The Blue Beetle Es Muy Caliente!
I continue to heavily read the New 52 from DC Comics. These titles are making me so excited to be reading comics right now. The industry is making leaps and bounds with the last few years of books, creators and characters. For the first time in as long as I can remember, and probably ever, comics represents a whole spectrum of ethnicities, genders and even sexual orientations.
And not even just with the characters, but with the creative forces behind the books and characters we read monthly. And one that throws down right smack in your face that has me ready for each subsequent issue is Blue Beetle. The adventures of Jaime Reyes, a young man who just wanted to make it to his friend, Brenda’s Quinceanera, a right of passage for girls of Latin descent in becoming women at age fifteen.
Think of it as a Sweet Sixteen but at 15. See, never let it be said that you couldn’t learn something from The Hardcore Review. I hope I entertain with my wit and sarcasm, but I also hope I interest you in finding out new books, movies and music as well as learning about other cultures. Now away from this sappiness…. and onto the brutality.
At first Blue Beetle wasn’t on my “pull list,” but that changed quickly when I read one of the interviews that DC has been putting in the backs of all the New 52 books. They spoke with writer, Tony Bedard and artist Ig Guara, and showed a few teaser images from the book. I found out that lead character, Jaime is Latino, and combined with the amzing artwork and some very consciencious writing by Bedard had me wanting to read this title. Immediately I called my dealer, and put Blue Beetle into my monthly rotation. And I have just finished the third issue which sees Jaime not only get the Scarab, but also a lot of other plots unfolding in terms of who Blue Beetle’s first adventures might be. There’s the alien race that is frantically trying to find Khaji-Kai (the suit), and Brenda’s aunt who is head of a faction of the Mafia.
It seems odd that Jaime is being called Puerto Rican, when the story takes place in New Mexico and the Mafia in the area is the Mexican Mafia, Los Zetas as well as other drug cartels south of the border and in prisons on the American side.
Guara’s artwork is nothing short of amazing. There’s a variety of characters for Ig to draw. Jaime’s suit is metallic, some of the badguys are large hairy mamalian types, a variety of aliens that are coming after Khaji-Kai, and then all the people. Teenagers, adults and a ton at that. But Guara is up to the task of everything Bedard is throwing at him. Not to mention, some really sweet Tyler Kirkham covers. Kirkham is also working on another New 52 book in addition to his cover work here. The writing is crisp, and maintains various languages, including Spanish and alien dialects being translated to English. It’s super fast pace, and action packed. And it’s got a lot of feeling in it. Jaime is just a kid of about 15, so you worry about his well being, and Bedard is cruising with the scripts.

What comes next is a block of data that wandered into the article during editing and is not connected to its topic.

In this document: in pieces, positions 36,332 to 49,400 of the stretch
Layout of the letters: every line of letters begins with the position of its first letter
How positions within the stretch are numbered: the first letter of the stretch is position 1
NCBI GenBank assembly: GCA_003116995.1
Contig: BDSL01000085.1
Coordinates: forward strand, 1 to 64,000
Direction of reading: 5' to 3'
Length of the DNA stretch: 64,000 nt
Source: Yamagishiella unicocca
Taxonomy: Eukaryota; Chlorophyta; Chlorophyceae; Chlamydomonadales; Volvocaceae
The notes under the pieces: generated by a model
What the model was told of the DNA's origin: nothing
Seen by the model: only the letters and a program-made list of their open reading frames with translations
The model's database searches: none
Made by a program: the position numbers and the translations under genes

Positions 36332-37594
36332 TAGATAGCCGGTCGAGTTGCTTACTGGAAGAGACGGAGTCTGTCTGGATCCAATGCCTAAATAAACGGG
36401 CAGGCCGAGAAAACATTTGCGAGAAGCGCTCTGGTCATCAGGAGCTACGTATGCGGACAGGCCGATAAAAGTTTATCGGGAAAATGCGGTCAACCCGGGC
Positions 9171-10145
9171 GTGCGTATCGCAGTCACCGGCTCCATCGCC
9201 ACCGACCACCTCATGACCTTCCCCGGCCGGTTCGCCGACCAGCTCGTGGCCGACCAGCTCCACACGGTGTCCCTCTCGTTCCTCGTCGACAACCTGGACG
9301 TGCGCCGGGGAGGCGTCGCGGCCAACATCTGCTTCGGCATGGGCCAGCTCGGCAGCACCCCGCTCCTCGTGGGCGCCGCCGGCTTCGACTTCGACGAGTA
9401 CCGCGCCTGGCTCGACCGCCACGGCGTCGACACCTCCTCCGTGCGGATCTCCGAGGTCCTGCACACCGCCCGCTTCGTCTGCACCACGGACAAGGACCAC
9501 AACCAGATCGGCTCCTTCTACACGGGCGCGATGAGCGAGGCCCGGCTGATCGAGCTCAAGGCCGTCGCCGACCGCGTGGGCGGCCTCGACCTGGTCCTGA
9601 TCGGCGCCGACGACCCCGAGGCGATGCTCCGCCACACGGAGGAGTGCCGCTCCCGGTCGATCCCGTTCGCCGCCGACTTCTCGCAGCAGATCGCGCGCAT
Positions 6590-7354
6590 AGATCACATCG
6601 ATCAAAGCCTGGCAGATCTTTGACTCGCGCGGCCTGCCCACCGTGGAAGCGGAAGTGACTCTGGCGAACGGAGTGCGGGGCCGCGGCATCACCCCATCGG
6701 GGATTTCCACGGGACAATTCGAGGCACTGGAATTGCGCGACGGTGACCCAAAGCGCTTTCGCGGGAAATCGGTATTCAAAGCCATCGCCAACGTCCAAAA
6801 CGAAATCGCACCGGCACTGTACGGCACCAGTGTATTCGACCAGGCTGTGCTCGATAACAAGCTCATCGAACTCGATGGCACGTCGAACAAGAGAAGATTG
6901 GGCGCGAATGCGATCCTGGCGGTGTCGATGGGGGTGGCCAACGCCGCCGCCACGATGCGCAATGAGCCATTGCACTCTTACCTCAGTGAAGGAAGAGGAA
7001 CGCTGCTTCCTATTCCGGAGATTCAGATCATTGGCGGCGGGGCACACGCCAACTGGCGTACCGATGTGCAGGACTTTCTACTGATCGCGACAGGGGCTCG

On his way to Brenda’s party, himself and his friend Paco are caught in the middle of La Dama’s goons attempting to steal the Blue Beetle artifact. During the melee, which involved metahumans, Jaime is somehow bonded with the armor. He and Paco both escape, but not together. Brenda’s party ends earlier than expected as La Dama’s thugs arrive empty handed and wounded. La Dama, the female head of the Mafia, slashes open one of her own men to use mystic powers to locate the Blue Beetle which now has Jaime as a host. But there is a new badguy that makes his presence known on the last page, ending the first arc. Things don’t look like they’re gonna be getting any easier for Jaime. But we wouldn’t want that, now would we?
The average American wrestling fan was not very knowledgeable to the aspects of Lucha Libre. But ECW was determined to change that. In 1995, possibly the first widely watched Lucha Libre match, a rivalry from Mexico came to the states. Young Rey Mysterio Jr fought the cagey veteran Psicosis in what was billed as Extreme Lucha Libre. Announced by Joey Styles, Rey and Psicosis fought in a Mexican Death Match.
The object, to beat your opponent so bad that not only do you get the three count, but they are unable to answer the impending ten count. Rey and Psicosis pulled off some of the most insane high flying maneuvers you’ve ever seen, but in the end Rey hit a huricanrana from the crow’s nest, felling Psicosis. Following the three count pin fall, Rey made his way back to the ring where Joel Gertner made the ten count in Spanish.